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SACRAMENTO, CA — With a comprehensive health-care reform plan supported by Democratic Assembly Speaker Fabian Nunez and Republican Gov. Arnold Schwarzenegger making its way through the California legislature, health-care watchers are speculating on what the package could mean for reforms in other states — pass or fail.

The sheer size of the most populous state and its political and demographic diversity makes its actions super-sized on the national stage.

If an independent nation, California would have the world’s sixth-largest economy, according to the state’s legislative analyst’s office.

If a California plan passes, elected officials in other states can be expected to jump into the fray. Mohit Ghose, senior vice president of public affairs at America’s Health Insurance Plans, estimated that more than two dozen
states may consider significant health-care legislation this year. Mississippi and Indiana recently announced proposals to cover uninsured residents.

Jennifer Hillert, a director of state affairs for the National Association of Health Underwriters, said Washington, Georgia and Utah are among the states to watch should the California plan pass. The 2008 elections — both competitive statewide races and the presidential race — could serve as a check on actually getting proposals enacted into law by the end of the year. But state officials are no longer content to wait for a federal solution, she said.

“A lot of states are tired of waiting and they’re ready to take things into their own hands,” Hillert said.

In California, the Senate Health Committee has scheduled a Jan. 16 hearing on AB 1X, the Health Care Security and Cost Reduction Act. The $14.4 billion package would require all California residents to have health insurance by 2010, with subsidies and tax credits for lower-income residents. It provides for an individual mandate, coverage of pre-existing conditions and coverage for all children. The Assembly approved the bill in December. Should the bill clear the Senate, California voters would vote on the funding in a Nov. 4 referendum (BestWire, Jan. 8, 2008).

“California is an important experiment to see what can be done,” said Ghose, whose association includes nearly 1,300 health insurers. “The important thing about California is there is an effort being undertaken on a massive scale.”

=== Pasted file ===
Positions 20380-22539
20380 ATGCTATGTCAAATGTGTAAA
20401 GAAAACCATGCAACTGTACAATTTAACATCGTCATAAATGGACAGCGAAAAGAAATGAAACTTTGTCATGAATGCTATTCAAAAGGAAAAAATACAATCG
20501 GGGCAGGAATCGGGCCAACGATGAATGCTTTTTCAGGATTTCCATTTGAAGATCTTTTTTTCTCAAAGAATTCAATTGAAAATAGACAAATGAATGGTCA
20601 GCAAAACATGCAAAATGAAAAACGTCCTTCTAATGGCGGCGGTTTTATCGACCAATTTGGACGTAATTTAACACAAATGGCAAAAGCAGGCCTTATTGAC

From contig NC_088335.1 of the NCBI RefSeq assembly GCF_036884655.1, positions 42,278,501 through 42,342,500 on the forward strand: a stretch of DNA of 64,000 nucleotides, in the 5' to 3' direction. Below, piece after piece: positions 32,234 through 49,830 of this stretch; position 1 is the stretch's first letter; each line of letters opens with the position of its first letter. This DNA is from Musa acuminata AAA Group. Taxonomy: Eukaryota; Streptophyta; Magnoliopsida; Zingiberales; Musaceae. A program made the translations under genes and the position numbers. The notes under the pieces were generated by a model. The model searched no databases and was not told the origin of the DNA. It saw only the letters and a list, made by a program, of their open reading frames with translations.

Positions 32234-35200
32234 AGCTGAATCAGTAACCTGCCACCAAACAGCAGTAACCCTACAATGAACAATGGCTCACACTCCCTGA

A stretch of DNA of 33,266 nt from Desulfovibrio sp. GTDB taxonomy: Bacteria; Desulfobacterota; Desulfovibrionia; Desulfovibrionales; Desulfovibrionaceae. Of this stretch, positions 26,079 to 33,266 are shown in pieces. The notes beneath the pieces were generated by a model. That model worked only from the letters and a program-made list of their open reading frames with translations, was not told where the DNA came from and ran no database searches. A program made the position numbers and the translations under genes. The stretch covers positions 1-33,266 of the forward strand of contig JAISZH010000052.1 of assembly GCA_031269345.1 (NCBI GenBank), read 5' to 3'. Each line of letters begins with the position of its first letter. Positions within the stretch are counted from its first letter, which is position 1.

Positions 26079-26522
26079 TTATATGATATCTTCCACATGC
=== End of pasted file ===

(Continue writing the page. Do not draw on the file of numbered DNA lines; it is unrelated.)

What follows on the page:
That’s what makes Douglas Heller, executive director of the California-based Foundation for Taxpayer and Consumer Rights, nervous. His organization favors a single-payer plan and eyes the California shared-responsibility approach as “a punitive approach to health care that’s a giveaway to the insurance companies” that puts the burden on middle-class consumers.

“That’s why we want so badly for California to get it right. Massachusetts may be looked at as a testing ground. California is more of a trendsetter,” Heller said. “The nation looks to California.”

In April 2006, then-Massachusetts Gov. Mitt Romney, now running for U.S. president, signed health-care reform into law. It included an individual mandate requiring everyone 18 or older to buy health insurance or face financial penalties. According to the state, about 293,000 people enrolled in health insurance through early December 2007. In figures the state released Dec. 5, 63,000 of them had enrolled in private, unsubsidized health plans (BestWire, Dec. 6, 2007).

“Massachusetts is showing how difficult it is to get this done the right way,” Ghose said.

The Service Employees International Union, the largest U.S. health-care labor union, broke with some labor groups promoting a single-payer plan to endorse the Schwarzenegger-Nunez California bill. The union said it saw a historic opportunity for reform in California and chose to be a leader in forging a compromise.

“If we can get this done here, it will create a wave of activity, probably at all levels — in other states and hopefully in Congress,” said Jeanine Meyer Rodriguez, spokeswoman for the SEIU California State Council

If the California plan fails, “We’re just going to start again,” Rodriguez said.

The California bill incorporates a system of shared responsibility between employers, health-care providers, consumers and government. It requires an individual mandate for most Californians, but provides subsidies for those earning up to 400% of the federal poverty line. The bill includes cost-containment and transparency language, including a requirement that insurance companies spend no more than 15 cents of every dollar on administrative costs. Financing includes a tobacco tax, an employer fee based on a sliding scale of annual payroll, a hospital fee and a county share of the cost (BestWire, Jan. 8, 2008).

Alan Katz, vice president of public affairs for the California Association of Health Underwriters, said a victory for the California plan would reinforce the need to take a bipartisan approach. “You can’t enact health-care reform that’s going to punish one side of the equation,” he said.

“If the law dies in the State Senate, I think it will reinforce how difficult it is to pass health-care reform on the state level. California’s failure to pass a bill shouldn’t discourage other states from trying to find a solution, but it will add to the pressure on Congress and the White House to make health-care reform a top priority in 2009,” Katz said.

If it passes in California, likely legal challenges could keep implementation tied up for months or years, Katz and others warned.

“My sense is by the time they get done with the courts, President Obama will be signing health-care legislation and it will pre-empt California, so none of this will matter,” Katz said, laughing.
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